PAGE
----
Casey ‘kidding himself’ over election votes, says Traveller

A Traveller woman has said that Peter Casey is “kidding himself” after he rejected claims his support was bolstered by populist views.

Mr Casey, who was projected to come runner-up in the Irish presidential race after Michael D Higgins, claimed on Saturday morning that people voted for him because he spoke for “middle Ireland” who were working and “paying the bills”.

Mr Casey previously made comments that Travellers should not be recognised as an ethnic minority, because they are “basically people camping in someone else’s land”, and the group are “not paying their fair share of taxes in society”.

He had come under increased scrutiny in presidential debates and had some of his comments labelled “populist” and “racist” by other candidates. He was also compared to former Ukip leader Nigel Farage.

Kathleen Lawrence, who works at Traveller outreach programme Pavee Point, said that Mr Casey had used an already disenfranchised community to bolster his lead in the polls.

“The fact that he garnered 20% of votes is disappointing but it’s not surprising given his comments,” she said.

“I think now we need to look at the fact that 20% bought into his message.

“I think we need to target those people to help them and change the way politics is being done.

“People are drained, working full time and barely scraping by and that’s awful, but the fact Peter Casey used an ethnic minority to make up the blame, that is disturbing.

“I think what needs to happen is we need to tap into why people voted for him, we can’t let this pass by.

“We need to put protocols in place that would prevent people like Peter Casey and any other potential candidate at all levels, we need anti-racism protocols in place that they have to sign up to, to make sure that they don’t use minorities to further their own political agenda.”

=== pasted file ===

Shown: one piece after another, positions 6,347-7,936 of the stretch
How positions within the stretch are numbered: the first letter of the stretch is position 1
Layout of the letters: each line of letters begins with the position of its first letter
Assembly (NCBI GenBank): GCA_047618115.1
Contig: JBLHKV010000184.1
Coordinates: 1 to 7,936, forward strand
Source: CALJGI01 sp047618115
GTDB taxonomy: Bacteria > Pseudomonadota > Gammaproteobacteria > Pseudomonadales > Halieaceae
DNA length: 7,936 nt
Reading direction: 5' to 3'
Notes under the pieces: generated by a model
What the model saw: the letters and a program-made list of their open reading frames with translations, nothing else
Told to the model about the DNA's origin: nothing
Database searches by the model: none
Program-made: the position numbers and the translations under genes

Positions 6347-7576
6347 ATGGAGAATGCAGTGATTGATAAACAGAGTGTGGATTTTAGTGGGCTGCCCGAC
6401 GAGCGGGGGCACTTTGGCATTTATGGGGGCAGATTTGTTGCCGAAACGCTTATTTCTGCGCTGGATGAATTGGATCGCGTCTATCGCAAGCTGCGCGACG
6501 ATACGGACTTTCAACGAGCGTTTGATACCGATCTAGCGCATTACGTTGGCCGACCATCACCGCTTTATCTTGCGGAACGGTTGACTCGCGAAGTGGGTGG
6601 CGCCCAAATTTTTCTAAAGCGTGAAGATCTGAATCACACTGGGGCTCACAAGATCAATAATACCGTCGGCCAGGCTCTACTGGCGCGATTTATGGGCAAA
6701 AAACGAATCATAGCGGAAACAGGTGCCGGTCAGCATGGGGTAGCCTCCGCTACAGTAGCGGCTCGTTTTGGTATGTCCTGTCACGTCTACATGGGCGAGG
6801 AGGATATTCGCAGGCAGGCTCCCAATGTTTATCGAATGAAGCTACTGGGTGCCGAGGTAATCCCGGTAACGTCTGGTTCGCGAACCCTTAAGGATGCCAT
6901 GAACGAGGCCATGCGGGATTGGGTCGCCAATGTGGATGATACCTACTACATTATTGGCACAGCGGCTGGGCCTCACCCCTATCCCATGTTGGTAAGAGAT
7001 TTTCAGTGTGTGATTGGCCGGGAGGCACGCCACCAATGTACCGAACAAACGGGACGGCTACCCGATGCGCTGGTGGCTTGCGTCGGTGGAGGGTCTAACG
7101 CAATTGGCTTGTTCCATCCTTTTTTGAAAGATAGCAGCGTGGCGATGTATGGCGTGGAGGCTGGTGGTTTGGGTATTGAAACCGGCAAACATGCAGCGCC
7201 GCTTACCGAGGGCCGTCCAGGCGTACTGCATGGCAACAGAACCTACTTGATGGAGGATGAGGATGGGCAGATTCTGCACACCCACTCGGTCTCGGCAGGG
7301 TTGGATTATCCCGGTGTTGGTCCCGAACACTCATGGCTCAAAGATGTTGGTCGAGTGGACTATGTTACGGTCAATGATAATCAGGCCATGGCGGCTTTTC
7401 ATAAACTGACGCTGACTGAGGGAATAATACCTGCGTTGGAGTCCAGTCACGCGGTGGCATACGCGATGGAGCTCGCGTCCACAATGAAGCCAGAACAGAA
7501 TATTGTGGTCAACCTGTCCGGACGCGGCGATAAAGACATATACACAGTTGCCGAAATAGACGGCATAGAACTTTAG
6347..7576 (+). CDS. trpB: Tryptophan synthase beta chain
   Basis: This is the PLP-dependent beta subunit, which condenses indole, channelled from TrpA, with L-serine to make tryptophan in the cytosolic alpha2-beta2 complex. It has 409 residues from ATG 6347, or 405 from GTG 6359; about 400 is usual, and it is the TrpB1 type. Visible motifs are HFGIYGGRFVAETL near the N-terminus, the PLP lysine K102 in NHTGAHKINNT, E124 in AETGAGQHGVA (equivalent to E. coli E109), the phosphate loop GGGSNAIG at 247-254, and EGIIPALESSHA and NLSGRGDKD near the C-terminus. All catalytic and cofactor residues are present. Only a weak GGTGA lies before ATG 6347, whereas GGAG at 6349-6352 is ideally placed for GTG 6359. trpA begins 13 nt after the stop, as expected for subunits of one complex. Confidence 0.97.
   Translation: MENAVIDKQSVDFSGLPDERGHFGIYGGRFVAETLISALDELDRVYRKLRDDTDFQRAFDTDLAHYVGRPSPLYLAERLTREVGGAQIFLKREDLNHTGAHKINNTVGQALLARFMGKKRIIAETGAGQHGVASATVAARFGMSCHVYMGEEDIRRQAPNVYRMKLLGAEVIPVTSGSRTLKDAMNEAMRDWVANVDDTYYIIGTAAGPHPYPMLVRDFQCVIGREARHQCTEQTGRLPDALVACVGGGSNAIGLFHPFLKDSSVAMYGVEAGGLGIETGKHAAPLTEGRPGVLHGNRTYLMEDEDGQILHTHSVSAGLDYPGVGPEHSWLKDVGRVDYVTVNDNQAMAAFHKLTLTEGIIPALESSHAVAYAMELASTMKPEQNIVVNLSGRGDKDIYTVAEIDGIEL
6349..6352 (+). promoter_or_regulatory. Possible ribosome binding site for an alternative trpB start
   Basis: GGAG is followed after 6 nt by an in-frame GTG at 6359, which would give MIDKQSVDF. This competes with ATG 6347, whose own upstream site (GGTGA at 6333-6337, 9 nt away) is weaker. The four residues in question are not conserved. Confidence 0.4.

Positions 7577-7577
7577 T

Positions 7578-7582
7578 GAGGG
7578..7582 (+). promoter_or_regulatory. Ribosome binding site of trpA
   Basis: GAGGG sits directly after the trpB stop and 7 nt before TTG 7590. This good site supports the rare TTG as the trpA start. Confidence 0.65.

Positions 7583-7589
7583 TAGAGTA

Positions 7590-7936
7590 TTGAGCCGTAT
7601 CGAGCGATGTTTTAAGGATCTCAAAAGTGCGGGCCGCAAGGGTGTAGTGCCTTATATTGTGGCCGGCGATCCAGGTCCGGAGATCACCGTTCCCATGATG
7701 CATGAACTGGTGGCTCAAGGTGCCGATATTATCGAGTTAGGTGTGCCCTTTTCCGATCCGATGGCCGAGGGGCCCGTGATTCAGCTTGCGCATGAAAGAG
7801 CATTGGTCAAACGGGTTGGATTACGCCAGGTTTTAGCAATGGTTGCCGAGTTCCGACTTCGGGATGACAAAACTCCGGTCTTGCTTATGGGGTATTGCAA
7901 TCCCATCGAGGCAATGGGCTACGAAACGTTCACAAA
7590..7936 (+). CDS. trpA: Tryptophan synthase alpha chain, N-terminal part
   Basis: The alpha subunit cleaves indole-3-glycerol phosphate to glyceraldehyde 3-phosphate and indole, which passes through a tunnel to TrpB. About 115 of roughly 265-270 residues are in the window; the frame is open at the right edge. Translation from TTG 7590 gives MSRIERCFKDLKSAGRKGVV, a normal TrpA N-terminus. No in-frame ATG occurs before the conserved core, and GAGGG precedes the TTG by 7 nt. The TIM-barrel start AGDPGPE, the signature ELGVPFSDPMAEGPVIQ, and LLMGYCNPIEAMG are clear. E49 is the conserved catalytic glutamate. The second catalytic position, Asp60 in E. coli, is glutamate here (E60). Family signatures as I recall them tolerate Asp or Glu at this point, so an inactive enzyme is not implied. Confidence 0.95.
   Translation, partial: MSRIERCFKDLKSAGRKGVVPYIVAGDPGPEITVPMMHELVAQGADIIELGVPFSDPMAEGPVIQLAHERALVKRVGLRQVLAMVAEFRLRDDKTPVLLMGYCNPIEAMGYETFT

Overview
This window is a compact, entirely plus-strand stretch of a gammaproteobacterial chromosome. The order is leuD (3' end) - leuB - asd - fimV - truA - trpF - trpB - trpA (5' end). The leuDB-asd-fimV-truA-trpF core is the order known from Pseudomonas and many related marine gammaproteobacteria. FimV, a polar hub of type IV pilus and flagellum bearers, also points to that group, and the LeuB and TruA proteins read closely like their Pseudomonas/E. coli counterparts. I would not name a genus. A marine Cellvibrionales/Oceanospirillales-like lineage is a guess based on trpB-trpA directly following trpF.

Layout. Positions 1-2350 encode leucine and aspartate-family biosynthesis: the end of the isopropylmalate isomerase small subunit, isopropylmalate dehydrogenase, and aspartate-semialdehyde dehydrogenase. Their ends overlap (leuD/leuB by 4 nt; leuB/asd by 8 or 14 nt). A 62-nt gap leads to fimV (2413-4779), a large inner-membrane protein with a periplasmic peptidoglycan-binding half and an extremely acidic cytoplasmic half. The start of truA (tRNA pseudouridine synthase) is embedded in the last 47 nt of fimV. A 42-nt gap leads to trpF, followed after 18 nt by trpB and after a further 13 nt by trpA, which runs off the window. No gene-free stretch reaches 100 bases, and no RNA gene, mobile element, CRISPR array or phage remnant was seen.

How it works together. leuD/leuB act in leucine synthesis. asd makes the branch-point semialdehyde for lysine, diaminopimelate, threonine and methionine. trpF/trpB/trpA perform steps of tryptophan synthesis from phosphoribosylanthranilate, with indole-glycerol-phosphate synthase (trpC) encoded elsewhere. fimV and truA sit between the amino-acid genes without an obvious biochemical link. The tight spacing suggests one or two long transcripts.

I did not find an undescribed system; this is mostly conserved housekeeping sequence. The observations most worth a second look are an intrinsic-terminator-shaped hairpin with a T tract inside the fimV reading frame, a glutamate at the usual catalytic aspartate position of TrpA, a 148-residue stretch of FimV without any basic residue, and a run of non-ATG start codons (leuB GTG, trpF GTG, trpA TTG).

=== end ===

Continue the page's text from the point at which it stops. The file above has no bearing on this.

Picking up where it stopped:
Ms Lawrence said the feeling in her family was one of fear after Mr Casey said he had received thousands of letters of support after making his views on Travellers known.

“I can’t speak for all Travellers, but amongst my own family there was a lot of fear around what would happen if he got in,” she said.

“We’re already marginalised, we’re already facing extreme discrimination and extensive cuts, people were feeling like, ‘Well, what more can we handle?’

“I don’t know what he stood for, all we know is he spoke about Travellers and people on welfare for the last three weeks.

“A good portion of his votes came from his Traveller comments.

“I know he’s trying to convince people that isn’t the case, but he’s really trying to kid himself.

“The reason he continued in the race was because he received emails of support after the comments, he said that himself.”

On Saturday, Archbishop of Cashel and Emly Kieran O’Reilly expressed concern over hurt caused by the public discussion during the election campaign.

“In recent weeks I was alarmed by some of the inflammatory language used during the public discourse which formed part of this election campaign,” he said.

“Feedback that I have received from members of the Travelling community, and from those dependent on financial assistance from the state in order to survive, has confirmed my concerns.

“Ill-informed and inflammatory language has caused real hurt, humiliation and heartache. This offensive commentary was particularly virulent on social media. It has been particularly damaging to the Traveller community which has been endeavouring to grow and preserve its ethnic identity as part of our society.”

He asked that those who engage in projects around Traveller health and well-being redouble their efforts.